"He said 'you're hurting me' or something to that effect," said Maisch, a petite, gray-haired woman who served a visiting reporter blueberry tea during an interview at her Tucson home, which was decorated with African ceramics.

Maisch, originally from St. Louis, moved to Arizona in 1983 for the climate, she said.

Maisch said she never found out the names of the men who tackled the gunman but she noticed one was bleeding heavily from a gunshot wound in the back of his head.

She returned to the Safeway to get paper towels to make a compress for the man's wound, who was eventually treated by paramedics.

"I'm lucky I had to go into the store for a banana or I would've been (shot)," said Maisch, who was not injured.

Maisch said she agreed with Pima County Sheriff Clarence W. Dupnik, who has railed against what he believes is a posionous political climate in Arizona that has contributed to violence.

"I think he is right about the far right inciting people," Maisch said.

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The wounded tackler apparently was Bill Badger, 74, who was about 40 feet away when the gunman began firing. Badger was grazed by a bullet in the back of his head.

Badger said another man slammed a folding metal chair into the shooter's head, knocking him to the ground. Badger, a retired U.S. Army colonel, put his knee on the gunman's arm and held his neck and rear to keep him pinned down.

"It was natural to not let this guy shoot anymore people," Badger said in a phone interview.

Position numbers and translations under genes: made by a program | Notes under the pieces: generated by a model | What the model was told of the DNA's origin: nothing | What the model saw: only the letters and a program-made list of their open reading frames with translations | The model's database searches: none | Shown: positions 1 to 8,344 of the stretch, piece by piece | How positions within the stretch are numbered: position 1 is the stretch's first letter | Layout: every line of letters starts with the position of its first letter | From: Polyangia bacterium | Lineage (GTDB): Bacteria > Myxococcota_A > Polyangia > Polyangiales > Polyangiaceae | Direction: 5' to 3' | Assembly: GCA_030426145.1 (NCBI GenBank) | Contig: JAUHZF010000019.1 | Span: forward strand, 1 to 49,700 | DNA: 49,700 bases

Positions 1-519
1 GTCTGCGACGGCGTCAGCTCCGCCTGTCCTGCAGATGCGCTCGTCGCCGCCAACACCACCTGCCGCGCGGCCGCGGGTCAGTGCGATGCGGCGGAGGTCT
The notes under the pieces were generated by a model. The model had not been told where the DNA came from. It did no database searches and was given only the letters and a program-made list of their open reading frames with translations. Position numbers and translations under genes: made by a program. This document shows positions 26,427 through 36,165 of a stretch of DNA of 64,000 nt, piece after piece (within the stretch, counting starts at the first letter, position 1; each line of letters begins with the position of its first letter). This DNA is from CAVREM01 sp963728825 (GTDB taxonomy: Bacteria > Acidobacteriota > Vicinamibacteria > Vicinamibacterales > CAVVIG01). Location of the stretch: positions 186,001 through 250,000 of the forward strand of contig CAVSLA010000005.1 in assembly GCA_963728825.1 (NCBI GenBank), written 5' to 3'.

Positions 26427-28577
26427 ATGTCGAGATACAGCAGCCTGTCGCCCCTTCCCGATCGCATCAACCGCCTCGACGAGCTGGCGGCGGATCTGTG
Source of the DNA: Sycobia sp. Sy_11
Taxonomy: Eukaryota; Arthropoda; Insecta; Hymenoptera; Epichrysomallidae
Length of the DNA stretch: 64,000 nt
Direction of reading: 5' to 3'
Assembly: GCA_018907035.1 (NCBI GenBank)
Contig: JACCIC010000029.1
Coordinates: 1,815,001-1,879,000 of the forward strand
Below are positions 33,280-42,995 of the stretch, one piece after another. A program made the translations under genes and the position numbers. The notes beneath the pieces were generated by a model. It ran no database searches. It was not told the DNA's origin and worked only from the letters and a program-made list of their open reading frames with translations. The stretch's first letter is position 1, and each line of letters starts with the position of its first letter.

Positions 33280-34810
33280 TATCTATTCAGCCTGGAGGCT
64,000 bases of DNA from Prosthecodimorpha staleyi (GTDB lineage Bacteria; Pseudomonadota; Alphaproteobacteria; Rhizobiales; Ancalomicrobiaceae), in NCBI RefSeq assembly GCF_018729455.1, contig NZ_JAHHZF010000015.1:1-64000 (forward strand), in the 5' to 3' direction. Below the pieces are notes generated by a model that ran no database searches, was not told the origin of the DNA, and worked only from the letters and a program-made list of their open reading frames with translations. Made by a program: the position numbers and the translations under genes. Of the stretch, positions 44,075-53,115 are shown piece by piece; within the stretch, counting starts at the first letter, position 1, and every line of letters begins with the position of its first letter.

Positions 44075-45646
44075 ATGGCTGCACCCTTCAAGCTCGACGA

Badger remained on top of the gunman until sheriffs arrived and his nerves kicked in.

"I stood up and my knees were shaking," he said.

Badger, who works out three times a week but admits that "I've lost a lot of muscle," was treated and released at a local hospital.

Pima County sheriff's officials said two other men, Roger Salzgeber and Joseph Zamudio, also helped subdue the gunman. Zamudio could not be reached for comment Sunday.

"Gabby was my friend," Salzgeber said in a brief interview in front of his home in northwest Tucson.

Authorities also singled out Daniel Hernandez Jr., one of Giffords' interns, for his efforts during the shooting.

Hernandez, 20, a junior majoring in political science at the University of Arizona, had joined Giffords' office last Monday and was working at Saturday's event.

After shots were fired, Hernandez, who was certified as a nursing assistant in high school, checked on several victims before seeing Giffords slumped forward in a contorted position on the floor.

He put her head in an upright position against his chest and applied pressure to her head wound to stanch the bleeding. He also asked Giffords questions, such as if she understood that help was on its way, and she would respond by squeezing his hand.

"My job came to be trying to make sure she knew there was someone there with her," he said.

Dupnik said he was grateful for citizens' interventions, saying they may have prevented further bloodshed.

"It's a possibility we might have double the victims we have now (if they had not acted)," he said.

Related Topics: CRIME